When a bespoke tailor rolls out fine wool cloth on the table to cut pieces for a handmade suit, he marks the pattern with chalk, then picks up his shears.
Even though the tailor lays out the patterns for the suit as efficiently as possible on the cloth, there will always be scraps left over. Depending on their size, the scraps and leftovers can still be used—for pocket flaps, or pants cuffs. Fine fabric is expensive, so the goal is to use every piece. In a similar fashion, every piece of our scraps—mistakes—in life have value.
The Scraps of Our Lives
Think about it: If a tailor is fashioning a handmade suit for which his client will pay good money, the fabric will be extremely valuable. No tailor approaches the cutting table with the intent to waste a valuable piece of cloth with an ill-marked pattern or a slip of the shears. But it happens. Tailors are human.
And so are we. We don’t say, “I’m going to turn today into scrap; I’m going to intentionally waste the hours that are valuable in God’s sight by sinning or making poor choices.” But it happens. Each of us have our own scraps. They are pieces of the fabric of life we were working with. We wish we could cut the pattern for our life so carefully that there were never any leftovers—but we can’t.
Look at King David. For too long he planned to take Uriah’s wife, then have her loyal husband killed. Then for nearly a year he concealed his sins until he was confronted by Nathan the prophet (2 Samuel 11–12). A year consigned to scraps—by his own choosing.
Were David’s sins different from our own? More serious, more widely known, and more premeditated? Yes, on all counts. But we, too, have our own personal scrap pile—cuts in the cloth we wish we could do over. And it’s not just sins. It’s honest mistakes, errors in judgment, bad choices and decisions, broken dreams—just because they’re not actual sins doesn’t mean those parts of our life don’t end up in the scrap pile.
The mistake we make is thinking that those scraps don’t have value.
Every Scrap Has Value
Think of the most valuable fabric in the world. Silk? Cashmere? If a tailor saves these types of scraps because of their value, how much more valuable are the “scraps” of our life? No goat or silkworm is created in the image of God, but we are. God created us for a purpose; therefore, every part of our life has value in His sight—even the times we wish we could do over.
Have you ever been encouraged by the reading of Psalm 51—David’s psalm of repentance following his disastrous episode with Bathsheba and Uriah? Have you ever prayed, “Create in me a clean heart, O God, and renew a steadfast spirit within me” (verse 10)? If so, you are praying words that were forged due to David’s guilt and remorse over his choices—words that are of great instruction and encouragement for us today.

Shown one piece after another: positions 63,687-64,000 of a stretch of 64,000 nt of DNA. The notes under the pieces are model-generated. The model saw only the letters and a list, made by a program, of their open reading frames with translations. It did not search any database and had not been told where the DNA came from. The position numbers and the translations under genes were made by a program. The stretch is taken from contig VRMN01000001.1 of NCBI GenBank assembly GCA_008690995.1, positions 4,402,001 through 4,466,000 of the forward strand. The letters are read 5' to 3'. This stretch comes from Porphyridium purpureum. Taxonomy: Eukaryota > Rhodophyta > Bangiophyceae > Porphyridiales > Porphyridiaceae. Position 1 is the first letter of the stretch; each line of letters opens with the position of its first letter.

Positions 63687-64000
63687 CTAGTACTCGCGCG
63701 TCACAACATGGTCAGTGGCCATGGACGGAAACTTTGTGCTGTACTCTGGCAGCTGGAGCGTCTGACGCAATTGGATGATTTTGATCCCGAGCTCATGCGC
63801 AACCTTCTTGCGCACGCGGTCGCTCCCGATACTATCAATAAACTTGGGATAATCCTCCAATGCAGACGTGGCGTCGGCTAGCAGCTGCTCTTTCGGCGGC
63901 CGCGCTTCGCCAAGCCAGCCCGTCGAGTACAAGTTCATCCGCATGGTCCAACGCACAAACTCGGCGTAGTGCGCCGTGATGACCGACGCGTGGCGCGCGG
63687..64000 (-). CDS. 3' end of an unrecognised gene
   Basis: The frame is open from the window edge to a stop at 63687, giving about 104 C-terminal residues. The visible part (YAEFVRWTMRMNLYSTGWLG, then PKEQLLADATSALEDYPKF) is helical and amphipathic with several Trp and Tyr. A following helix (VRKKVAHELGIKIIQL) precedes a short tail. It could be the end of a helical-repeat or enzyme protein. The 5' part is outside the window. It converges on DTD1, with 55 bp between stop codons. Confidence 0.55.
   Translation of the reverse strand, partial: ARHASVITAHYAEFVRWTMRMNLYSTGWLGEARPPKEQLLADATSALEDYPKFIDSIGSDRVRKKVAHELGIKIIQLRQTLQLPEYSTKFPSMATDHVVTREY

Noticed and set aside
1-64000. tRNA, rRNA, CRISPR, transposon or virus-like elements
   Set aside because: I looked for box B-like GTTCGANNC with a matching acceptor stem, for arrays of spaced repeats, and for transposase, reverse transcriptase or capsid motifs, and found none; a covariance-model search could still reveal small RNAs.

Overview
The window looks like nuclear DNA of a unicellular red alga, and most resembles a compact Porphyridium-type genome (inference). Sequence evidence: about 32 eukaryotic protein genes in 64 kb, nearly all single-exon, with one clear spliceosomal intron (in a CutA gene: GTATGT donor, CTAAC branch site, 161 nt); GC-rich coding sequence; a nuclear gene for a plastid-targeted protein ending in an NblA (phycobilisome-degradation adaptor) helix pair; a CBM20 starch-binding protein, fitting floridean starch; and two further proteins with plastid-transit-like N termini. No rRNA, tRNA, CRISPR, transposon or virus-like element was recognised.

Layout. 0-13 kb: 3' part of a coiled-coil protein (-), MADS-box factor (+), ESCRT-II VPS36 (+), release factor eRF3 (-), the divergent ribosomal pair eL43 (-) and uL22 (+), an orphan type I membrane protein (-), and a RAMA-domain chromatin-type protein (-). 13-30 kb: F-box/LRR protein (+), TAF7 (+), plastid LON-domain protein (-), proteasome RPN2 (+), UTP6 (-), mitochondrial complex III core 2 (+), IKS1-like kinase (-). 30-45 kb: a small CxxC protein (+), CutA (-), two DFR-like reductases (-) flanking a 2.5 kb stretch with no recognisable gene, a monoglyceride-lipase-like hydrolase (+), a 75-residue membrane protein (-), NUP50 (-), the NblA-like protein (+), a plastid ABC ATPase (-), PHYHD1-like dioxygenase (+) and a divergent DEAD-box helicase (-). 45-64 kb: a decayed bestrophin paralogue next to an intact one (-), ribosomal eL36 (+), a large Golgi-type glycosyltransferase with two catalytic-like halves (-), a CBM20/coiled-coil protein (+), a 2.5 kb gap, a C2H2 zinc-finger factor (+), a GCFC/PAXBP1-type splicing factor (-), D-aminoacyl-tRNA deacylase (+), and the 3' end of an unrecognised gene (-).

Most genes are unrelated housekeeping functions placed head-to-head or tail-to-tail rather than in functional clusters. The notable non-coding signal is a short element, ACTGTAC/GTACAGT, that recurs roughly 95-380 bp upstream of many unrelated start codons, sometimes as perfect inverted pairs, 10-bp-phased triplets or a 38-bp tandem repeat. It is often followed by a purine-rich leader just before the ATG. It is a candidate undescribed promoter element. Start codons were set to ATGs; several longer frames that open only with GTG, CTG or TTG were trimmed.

David also wrote Psalm 139, the psalm about God’s omnipresence. Here David’s words confess that God is everywhere, seeing and knowing everything—words that have become a comfort and inspiration to us as we look for the value in our own scraps. We must remember: Every one of our scraps has value to the Master Tailor in His grand design!
Save Your Scraps for the Master Tailor!
If we aren’t to throw our scraps away, what should we do with them? Certainly not to render them useless. Instead, there is a “godly sorrow [that] produces repentance” (2 Corinthians 7:10)—which is what we should do: repent and be useful!
If we have sinned, we need to repent. If we are discouraged over a foolish mistake, we need to seek the Master Tailor. The scraps we thought represented a wasted moment in our life will become something God can use to make us wiser, more disciplined, and more appreciative of His grace, mercy, and forgiveness—and make us more willing to extend the same to others (Ephesians 4:32).
God, the Master Tailor, wants to use every moment in our life for His glory. If you will pick up the pieces and save your scraps for Him, the garment He fashions for your life will be more beautiful than you could ever imagine.
David Jeremiah is the senior pastor of Shadow Mountain Community Church and the founder and host of Turning Point for God. For more information about Dr. Jeremiah or Turning Point, visit www.DavidJeremiah.org.
In Dr. Jeremiah’s latest prophecy book, The Great Disappearance: 31 Ways to be Rapture Ready, he examines the next event on God’s prophetic timetable, the Rapture. This is not a book of doom and gloom or a sensational read about setting dates, but one of hope and joy as we see the promise of God’s plan unfold all around us and grasp the power of the prophetic text surrounding the Rapture. Calling this “prophecy motivation,” these 31 easy-to-read short chapters will inspire you to live boldly and expectantly in today’s world.